A: They both are.  The $500 billion figure comes from a March 2010 analysis that estimated the 2010 federal health law’s effects on Medicare spending and was put together by the Congressional Budget Office (CBO) and the Joint Committee on Taxation (JCT). It covered the budget years 2010-2019. 

Read the complete article here.

There’s an app for that – In China, track food scandals with a iPhone app

From the International Herald Tribune/New York Times:

There’s mercury in the baby formula. Cabbages are sprayed with formaldehyde. Gelatin capsules for pills, tens of millions of them, are laced with chromium. Used cooking oil is scooped out of gutters for recycling, right along with the sewage.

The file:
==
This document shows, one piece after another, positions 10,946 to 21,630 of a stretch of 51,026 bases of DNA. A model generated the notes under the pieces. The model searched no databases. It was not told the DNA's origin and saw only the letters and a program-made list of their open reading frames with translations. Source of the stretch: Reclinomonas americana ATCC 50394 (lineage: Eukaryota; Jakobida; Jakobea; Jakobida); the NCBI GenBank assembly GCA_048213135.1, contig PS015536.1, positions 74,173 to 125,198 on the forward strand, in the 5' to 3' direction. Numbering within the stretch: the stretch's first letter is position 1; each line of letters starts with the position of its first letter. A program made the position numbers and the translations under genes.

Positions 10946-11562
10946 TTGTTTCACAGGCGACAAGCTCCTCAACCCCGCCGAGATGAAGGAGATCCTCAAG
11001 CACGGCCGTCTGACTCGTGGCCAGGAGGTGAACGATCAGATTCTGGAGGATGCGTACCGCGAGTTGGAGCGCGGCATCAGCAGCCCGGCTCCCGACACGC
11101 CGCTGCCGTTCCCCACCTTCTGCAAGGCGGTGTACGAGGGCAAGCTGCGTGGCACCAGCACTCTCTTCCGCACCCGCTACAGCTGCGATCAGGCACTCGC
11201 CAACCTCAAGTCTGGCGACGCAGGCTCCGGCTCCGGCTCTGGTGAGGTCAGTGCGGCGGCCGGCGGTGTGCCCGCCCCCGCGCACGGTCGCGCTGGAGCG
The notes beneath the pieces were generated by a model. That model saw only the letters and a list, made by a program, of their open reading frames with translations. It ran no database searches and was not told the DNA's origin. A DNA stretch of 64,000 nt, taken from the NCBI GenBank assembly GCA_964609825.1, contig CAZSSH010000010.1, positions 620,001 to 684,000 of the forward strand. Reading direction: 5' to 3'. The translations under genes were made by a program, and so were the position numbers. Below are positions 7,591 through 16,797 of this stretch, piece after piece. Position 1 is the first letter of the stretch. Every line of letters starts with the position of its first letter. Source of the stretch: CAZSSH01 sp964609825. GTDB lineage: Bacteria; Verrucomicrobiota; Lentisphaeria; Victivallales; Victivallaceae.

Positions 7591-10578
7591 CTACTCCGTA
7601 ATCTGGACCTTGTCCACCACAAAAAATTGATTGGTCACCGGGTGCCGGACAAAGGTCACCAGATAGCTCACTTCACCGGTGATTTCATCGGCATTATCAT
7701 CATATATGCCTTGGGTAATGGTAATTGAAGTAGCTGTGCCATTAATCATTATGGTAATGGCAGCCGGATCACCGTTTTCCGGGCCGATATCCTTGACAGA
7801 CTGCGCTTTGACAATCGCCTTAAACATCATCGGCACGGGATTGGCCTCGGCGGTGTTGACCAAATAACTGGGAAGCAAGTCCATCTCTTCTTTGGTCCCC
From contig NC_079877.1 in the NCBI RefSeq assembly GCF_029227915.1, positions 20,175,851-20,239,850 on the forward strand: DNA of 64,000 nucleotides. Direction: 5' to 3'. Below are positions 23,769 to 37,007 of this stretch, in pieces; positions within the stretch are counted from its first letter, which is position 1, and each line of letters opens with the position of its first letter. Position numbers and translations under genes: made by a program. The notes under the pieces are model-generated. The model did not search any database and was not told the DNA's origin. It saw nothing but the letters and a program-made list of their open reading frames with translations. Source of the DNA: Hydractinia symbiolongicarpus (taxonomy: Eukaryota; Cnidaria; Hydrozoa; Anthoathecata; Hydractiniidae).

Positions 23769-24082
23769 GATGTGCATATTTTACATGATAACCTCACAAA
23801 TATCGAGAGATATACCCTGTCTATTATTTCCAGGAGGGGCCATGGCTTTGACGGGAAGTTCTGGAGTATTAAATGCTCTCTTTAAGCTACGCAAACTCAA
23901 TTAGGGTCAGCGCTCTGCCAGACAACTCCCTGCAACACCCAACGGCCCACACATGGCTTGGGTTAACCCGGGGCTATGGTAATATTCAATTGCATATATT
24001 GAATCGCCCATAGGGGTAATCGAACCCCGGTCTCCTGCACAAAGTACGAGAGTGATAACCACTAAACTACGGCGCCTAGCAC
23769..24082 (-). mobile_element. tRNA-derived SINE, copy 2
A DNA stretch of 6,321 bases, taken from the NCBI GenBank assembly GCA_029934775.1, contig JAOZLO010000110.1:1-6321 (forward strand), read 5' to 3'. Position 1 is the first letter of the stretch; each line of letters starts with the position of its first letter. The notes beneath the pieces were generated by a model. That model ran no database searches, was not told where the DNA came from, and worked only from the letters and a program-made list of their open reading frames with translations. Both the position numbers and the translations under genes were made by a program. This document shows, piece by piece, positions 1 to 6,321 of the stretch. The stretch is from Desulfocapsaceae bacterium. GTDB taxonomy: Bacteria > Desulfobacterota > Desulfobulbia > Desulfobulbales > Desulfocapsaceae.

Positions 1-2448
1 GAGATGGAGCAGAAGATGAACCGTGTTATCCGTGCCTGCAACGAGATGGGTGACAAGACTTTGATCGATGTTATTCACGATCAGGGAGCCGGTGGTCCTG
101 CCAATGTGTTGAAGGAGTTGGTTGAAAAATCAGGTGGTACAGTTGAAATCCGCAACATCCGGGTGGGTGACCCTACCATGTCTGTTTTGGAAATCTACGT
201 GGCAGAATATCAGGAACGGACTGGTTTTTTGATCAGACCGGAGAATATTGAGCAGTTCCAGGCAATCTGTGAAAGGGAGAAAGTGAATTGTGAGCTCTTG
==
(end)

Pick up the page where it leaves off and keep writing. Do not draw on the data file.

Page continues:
Accounts of dubious or unsafe food in China are as mesmerizing as they are disturbing — “artificial green peas,” grilled kebabs made from cat meat, contaminated chives, chlorine showing up in soft drinks.

There have been stories of imitation soy sauce made from hair clippings, ink and paraffin being used to dress up cheap noodles, and pork buns so loaded with bacteria that they glow in the dark.

A new investigation by the Chinese magazine Caixin has found that “these publicized food safety scandals represent only a fraction of unsafe food production practices. Hundreds of chemical food additives are pumped into products that Chinese people consume every day.”

The official Chinese news agency Xinhua reported Wednesday that Chinese authorities have discovered 15,000 cases of substandard food so far this year while shutting down 5,700 unlicensed food businesses.